Don't Believe Everything
We love family lore. We want to believe the rich history of our ancestors, and stories of days gone by. Stories told by ancestors, passed on by our ancestors, passed on by us. We tend to believe what we were told. This is a story about how wrong ssumptions and stories can go in the opposite direction, sometimes far from truth or mix of truth and lore.
The photograph is of my great-grandparents, Esther Uline and Charles Rehm, presumably on their wedding day, 20 November 1907.
Charles William Rehm was born 26 March 1884 in the small farming village of Wynantskill, New York. He died 3 June 1953. According to his obituary:
“Born at West Sand Lake, he was the son of the late William
and Louise [Louisa] Myers Rehm.”
Shortly thereafter Charles’ birth, his father left Louisa. Eleanor, Charles’ daughter, said he never discussed his father. Charles’ mother, Louisa, took that information to her grave. Eleanor and family thought that his middle name “William” represented the name of his father. Therefore, all believed that William Rehm was the father.
Of course, Charles’ death certificate confirmed that William Rehm was named as the father.
Indeed, there was a William Ream [Rehm] living in the same town in 1870, son of Aleck [Alexander] and Margaret:
By 1900, William Ream, a widow, was living in the next town nearby Poestenkill with his two sons, Roscoe and Freddie:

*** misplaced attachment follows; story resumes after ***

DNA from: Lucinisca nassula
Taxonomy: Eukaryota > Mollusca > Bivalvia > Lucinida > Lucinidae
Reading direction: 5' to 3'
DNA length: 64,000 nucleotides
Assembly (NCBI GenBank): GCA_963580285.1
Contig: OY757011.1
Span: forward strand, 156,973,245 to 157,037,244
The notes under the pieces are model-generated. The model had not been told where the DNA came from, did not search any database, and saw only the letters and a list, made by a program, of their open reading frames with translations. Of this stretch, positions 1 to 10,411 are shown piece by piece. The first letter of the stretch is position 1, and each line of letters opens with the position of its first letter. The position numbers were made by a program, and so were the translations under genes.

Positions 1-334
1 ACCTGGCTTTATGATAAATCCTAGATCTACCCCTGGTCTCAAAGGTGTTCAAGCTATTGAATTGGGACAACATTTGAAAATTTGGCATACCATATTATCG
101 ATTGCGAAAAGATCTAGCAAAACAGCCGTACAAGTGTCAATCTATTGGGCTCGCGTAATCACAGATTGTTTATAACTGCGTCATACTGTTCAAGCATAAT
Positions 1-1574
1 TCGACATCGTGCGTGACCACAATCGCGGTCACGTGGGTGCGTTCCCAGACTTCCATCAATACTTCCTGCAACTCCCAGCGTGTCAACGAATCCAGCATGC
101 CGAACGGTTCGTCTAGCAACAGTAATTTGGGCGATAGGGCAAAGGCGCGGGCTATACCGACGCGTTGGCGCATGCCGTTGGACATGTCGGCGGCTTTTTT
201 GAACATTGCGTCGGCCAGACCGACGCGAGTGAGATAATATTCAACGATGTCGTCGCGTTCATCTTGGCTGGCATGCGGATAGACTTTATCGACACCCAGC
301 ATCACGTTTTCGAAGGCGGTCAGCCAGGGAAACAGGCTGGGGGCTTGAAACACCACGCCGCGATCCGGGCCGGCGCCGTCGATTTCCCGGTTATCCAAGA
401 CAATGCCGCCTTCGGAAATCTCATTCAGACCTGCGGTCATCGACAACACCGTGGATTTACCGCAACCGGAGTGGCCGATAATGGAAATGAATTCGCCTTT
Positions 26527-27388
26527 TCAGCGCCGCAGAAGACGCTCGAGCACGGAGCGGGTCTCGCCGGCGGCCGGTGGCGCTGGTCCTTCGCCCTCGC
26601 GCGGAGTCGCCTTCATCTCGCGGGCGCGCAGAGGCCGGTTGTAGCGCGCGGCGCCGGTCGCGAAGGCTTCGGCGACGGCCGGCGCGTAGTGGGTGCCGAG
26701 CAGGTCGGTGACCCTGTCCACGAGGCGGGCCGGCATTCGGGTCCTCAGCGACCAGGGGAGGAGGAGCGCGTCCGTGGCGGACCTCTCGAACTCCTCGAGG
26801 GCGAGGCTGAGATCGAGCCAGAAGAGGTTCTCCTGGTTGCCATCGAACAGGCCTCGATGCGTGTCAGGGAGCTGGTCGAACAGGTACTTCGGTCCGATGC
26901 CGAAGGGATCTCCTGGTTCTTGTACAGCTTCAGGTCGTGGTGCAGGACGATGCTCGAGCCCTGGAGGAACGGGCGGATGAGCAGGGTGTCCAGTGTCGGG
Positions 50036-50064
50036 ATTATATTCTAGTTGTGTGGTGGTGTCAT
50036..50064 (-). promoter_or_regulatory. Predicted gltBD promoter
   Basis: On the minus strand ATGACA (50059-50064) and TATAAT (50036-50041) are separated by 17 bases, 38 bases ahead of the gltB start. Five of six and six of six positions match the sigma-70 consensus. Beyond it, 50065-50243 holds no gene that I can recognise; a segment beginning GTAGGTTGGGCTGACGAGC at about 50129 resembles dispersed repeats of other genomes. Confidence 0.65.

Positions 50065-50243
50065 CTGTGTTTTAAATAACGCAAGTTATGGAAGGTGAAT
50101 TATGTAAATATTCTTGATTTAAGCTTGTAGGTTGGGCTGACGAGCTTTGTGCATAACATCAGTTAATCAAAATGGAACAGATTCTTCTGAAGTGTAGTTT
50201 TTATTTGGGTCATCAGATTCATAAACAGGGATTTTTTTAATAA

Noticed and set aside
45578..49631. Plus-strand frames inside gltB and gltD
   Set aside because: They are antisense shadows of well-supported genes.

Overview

Roscoe who was born December 1888 and young Freddie January 1894. At some point before Roscoe’s birth, William married Mary Linga. Mary died in 1898, thus not appearing on the 1900 census.
At first, it seems a timeline could work like this:
William Ream and Louisa marry 1880-1884.
They have a son, Charles William Rehm, born 26 March 1884.
William leaves Louisa and marries Mary Linga between 1884-1888.
William and Mary have Roscoe Rehm in 1888.
Freddie was born 1894.
Mary Rehm dies in 1898.
With a new family, William was never involved in Charles’ life, even though he lived nearby.
That is what the family believed. That is the family story that was passed on.
However, Charles Rehm’ marriage certificate reveals an entirely different picture. He stated on his marriage certificate that his father was John Rehm, not William.
Weigh the evidence: the family descendants, 2-3 generations removed from the time of the event and informants on Charles’ death records assumed that William was the father. The reality is, they really had no idea and no proof of the identity of Charles’ father. But the story was logical and so that is the story they told their descendants.
Now, there is the conflict of evidence: the marriage certificate. Charles, the son, identified his own father as John Rehm. The marriage document was created for an official reason. It would appear that the evidence weighs heavily in favor that John Rehm is Charles’ father.